Complete two projects in one day? Leave it to Iris!

On average Octatube manages 15 projects per year. Nevertheless, Iris Rombouts, project manager and structural engineer at Octatube, managed to deliver two projects on one day, Wednesday April the 13th. Both the Passage in Tilburg, with its unique wavy roof, and the bicycle-parking garage ‘De Vijfhoek’ in Amsterdam were completed. That's quite remarkable, even for Octatube. How to make a project run smoothly? How does a handover actually work and why does Iris combine two roles? It's time for a chat with this energetic Octane!

Iris has been working for Octatube for more than 3 years now. After her master's degree in Structural Design in Eindhoven, she started as a structural engineer  at Octatube. A year later, Octatube Services was very busy and Iris was asked if she would like to take on the role of project manager.

"I didn't have to think about that for long. I saw this role as an ideal opportunity to gain work experience in a short period of time. At Services, you control the entire process independently, from sales to completion. In fact, it's a mini version of what we do at Octatube. On average, a job takes 3 to 5 days, meaning that you work on many projects in a short time. You will learn how the processes work within Octatube and what you will encounter in the position of project manager."

After 10 months, Iris resumed her role as structural engineer and started a project that would later be called Passage Tilburg. Octatube still needed a project manager for that particular project.

"At the time, I was asked if I wanted to consider being the project manager. Since I had just gained experience as a project manager with Services, it seemed like a good fit. I was keen to combine it with my job as a structural engineer. Together with my team leader, I checked whether both roles could be combined. That proved to be very efficient since you have a good (technical) background because of the decisions you make as a structural engineer. To be able to manage more than one project you need to know exactly how the process works within Octatube."

Later on, when the project was more advanced, Iris received two more projects: DK125 & bicycle parking garage ‘de Vijfhoek’. Both were somewhat smaller projects. Most project leaders work full-time as project leaders on the larger projects. What are the most important skills you need in your role as project leader?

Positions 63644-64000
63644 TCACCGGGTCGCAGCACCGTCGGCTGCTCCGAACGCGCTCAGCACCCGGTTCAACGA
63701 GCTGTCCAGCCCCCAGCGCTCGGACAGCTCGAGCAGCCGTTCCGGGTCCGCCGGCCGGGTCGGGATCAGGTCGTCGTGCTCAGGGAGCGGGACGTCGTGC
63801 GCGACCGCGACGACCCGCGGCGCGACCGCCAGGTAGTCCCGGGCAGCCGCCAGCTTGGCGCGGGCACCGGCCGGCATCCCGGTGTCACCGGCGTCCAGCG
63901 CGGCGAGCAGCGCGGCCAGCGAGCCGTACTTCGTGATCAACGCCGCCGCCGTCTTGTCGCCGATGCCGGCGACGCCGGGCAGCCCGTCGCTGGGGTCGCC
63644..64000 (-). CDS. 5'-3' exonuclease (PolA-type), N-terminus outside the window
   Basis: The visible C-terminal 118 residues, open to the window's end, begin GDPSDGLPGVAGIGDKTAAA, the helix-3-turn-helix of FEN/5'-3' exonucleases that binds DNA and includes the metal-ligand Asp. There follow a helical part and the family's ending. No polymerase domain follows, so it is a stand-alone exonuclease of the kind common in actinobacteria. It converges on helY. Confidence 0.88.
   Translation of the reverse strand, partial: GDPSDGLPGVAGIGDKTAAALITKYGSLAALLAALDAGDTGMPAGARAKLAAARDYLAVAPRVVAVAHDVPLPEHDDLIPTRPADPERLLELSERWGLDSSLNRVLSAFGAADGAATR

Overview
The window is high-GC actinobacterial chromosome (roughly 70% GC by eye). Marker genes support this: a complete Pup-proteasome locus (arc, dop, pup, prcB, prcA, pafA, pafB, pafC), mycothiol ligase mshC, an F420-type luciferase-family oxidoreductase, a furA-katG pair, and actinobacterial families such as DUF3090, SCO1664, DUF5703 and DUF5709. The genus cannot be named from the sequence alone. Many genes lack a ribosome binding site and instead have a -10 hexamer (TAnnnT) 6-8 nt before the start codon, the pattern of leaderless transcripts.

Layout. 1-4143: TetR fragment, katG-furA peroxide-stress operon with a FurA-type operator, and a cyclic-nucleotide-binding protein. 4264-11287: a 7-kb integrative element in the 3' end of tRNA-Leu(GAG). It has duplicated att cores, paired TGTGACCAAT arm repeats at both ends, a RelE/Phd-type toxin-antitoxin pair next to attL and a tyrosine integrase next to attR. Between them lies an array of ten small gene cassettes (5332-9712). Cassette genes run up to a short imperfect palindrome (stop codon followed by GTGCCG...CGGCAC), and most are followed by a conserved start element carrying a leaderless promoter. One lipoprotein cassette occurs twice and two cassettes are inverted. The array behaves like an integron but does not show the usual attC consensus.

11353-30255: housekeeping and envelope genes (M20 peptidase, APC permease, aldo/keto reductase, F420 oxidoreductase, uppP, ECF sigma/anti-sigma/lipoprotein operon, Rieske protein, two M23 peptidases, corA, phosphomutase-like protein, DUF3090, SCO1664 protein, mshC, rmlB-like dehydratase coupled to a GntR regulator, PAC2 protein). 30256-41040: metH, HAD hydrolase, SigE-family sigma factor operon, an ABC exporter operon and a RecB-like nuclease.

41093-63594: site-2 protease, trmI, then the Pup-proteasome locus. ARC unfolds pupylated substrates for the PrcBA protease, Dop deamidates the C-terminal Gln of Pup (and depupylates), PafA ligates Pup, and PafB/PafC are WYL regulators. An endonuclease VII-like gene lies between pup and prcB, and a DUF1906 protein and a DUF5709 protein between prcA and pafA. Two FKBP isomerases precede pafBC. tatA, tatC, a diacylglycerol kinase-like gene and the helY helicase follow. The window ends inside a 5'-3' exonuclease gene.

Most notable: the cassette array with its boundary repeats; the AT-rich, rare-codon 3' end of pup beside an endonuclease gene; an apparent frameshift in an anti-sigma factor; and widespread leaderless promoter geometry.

"We all have a background in Building Technology. For the role of project leader, you need to be able to communicate and negotiate well. It’s  also important that you can be organized and look ahead in order to have a clear view of what is going to happen. If you don't do that, there may be a disruption or delay in your project and you don't want that of course. That is why it’s important to be aware of any potential issues in advance and to determine how to address them (tactically). An example is the connection with third parties. For example, (concrete) anchors on which your column needs to be placed. In reality, the anchors are sometimes slightly different from the plans, which makes it difficult realize the connection. We work in a high degree of detail compared to the tolerances of concrete. That is why we often include greater tolerances in our work with respect to third parties so that we can vary a little with columns and that often solves a lot of trouble. Nevertheless, it’s unfortunate if the predefined tolerances are exceeded in the work. You think you’re prepared, but sometimes it goes wrong. The steel is in most cases easier to change than the existing concrete. Still it’s not pleasant when the steel is already coated and fully finished. This also means additional costs for the client and disappoint everyone. You try to avoid a situation like that as much as possible by planning large tolerances and making sound arrangements in advance."

How do you work together with the rest of the organization?

"You certainly feel supported by the organization. As a project manager, you take the initiative to gather the people involved and monitor the progress. You have to create team spirit so that people all want to go for it and meet the deadlines. You want to see what has been done in a period of one or two weeks. In addition, if a deadline cannot be met, the team must let me know well in advance. The engineer puts a lot of questions forward in a design meeting. Therefore, if you make sure you have the right people at the table, you can take decisions right away. All of our project managers have an engineering background. They think along with these kind of meetings. Project managers don't just negotiate about schedules and budgets. When it's a large project, a project coordinator is added to the team to provide additional support. The project coordinator actually is an executive project leader. At the ‘Vijfhoek’ and Tilburg Passage it was all manageable and therefore I did everything myself."